Jon Green, Desborough
I was diagnosed with stage 1 bowel cancer at the age of 55 through bowel scope screening.
A few months after I turned 55 in March 2016, a letter arrived from my local hospital to invite me to bowel screening. I've never had any serious health issues but thought it's probably best to go, so sent back the form. A few months later in June 2016 I went to the appointment.
I watched the TV screen as the camera went up and got to the end - all looked good. Then the doctor started to withdraw the camera and I saw tucked away in the crease was a lump. It was clear from his comments that this looked like cancer and a biopsy was taken. From the future looking rosy, the rug had been pulled out from under me.
I had a full colonoscopy a few weeks after this sigmoidoscopy. Further tests confirmed cancer and I had to have one third of my bowel removed. My surgeon confirmed that the cancer had been caught so early that it hadn't spread beyond my bowel and gave a 95% success rate. They'll never give 100% and I'll take those odds any day. Also trading one third of my bowel for my future is a great trade in my mind.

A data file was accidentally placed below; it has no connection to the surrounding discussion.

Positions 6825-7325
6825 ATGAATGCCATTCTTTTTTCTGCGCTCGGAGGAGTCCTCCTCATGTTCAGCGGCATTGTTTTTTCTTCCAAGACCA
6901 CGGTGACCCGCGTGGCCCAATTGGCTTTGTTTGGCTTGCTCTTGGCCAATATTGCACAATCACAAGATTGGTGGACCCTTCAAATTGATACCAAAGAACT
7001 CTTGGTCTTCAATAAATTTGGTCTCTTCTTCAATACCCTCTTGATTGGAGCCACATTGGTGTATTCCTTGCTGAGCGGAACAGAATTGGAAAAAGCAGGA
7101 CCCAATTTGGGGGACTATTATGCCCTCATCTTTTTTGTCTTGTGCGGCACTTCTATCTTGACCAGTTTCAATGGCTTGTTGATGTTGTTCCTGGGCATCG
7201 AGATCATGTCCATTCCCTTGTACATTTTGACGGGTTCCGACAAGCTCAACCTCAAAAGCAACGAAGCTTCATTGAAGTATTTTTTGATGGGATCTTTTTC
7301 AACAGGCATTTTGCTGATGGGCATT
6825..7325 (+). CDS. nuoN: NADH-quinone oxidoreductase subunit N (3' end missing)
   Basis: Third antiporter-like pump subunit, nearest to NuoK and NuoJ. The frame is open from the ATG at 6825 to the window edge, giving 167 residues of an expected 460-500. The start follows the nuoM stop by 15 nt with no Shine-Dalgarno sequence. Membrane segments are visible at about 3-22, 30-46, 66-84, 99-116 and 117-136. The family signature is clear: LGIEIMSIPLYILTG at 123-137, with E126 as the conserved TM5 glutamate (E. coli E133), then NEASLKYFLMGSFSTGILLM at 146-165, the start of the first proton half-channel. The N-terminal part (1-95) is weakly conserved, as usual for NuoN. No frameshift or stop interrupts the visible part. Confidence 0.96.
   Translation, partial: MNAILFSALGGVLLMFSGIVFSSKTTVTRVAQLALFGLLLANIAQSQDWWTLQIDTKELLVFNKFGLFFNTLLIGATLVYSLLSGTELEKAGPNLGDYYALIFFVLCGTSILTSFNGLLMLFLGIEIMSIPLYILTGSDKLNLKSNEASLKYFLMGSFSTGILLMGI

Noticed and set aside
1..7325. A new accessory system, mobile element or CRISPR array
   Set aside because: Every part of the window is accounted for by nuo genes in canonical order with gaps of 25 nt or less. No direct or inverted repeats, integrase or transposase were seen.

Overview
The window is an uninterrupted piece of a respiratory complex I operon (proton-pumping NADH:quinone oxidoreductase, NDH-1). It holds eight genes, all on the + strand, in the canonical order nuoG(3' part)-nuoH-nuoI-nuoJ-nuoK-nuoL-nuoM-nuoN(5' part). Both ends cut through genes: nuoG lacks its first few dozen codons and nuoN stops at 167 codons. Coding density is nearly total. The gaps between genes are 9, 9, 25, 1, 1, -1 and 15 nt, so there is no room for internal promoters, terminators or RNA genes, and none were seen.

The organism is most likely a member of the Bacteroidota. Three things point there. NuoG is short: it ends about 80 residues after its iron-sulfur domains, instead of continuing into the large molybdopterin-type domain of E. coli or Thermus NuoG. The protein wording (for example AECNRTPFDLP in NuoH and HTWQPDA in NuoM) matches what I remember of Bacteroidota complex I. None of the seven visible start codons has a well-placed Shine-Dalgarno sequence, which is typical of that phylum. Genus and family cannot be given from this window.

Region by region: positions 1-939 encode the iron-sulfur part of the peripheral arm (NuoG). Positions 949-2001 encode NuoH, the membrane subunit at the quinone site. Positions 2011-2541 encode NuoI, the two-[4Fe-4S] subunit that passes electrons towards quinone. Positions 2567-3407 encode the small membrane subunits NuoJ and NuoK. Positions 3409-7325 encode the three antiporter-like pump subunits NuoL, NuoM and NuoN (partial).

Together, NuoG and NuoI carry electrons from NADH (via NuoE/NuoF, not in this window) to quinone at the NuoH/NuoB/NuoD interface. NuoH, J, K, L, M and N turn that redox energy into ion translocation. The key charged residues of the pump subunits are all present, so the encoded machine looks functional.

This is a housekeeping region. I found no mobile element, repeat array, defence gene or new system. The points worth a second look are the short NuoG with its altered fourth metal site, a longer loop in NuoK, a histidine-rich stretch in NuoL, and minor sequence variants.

I’d had no known symptoms before being diagnosed with bowel cancer and I’m a classic example of how screening can pick up cancer early. The bowel scope screening was only being offered in certain areas, so I told everyone I had won the postcode lottery. Since my diagnosis I’ve decided to semi-retire and enjoy life more.
We’re taking action to end the capacity crisis
We’re campaigning to improve early diagnosis by ensuring people have access to the right test at the right time. Around 16,000 people die from bowel cancer each year, making it the UK’s second biggest cancer killer. However, this shouldn’t be the case as the disease is treatable and curable, especially if diagnosed early. An estimated 9 in 10 people will survive bowel cancer if diagnosed at the earliest stage.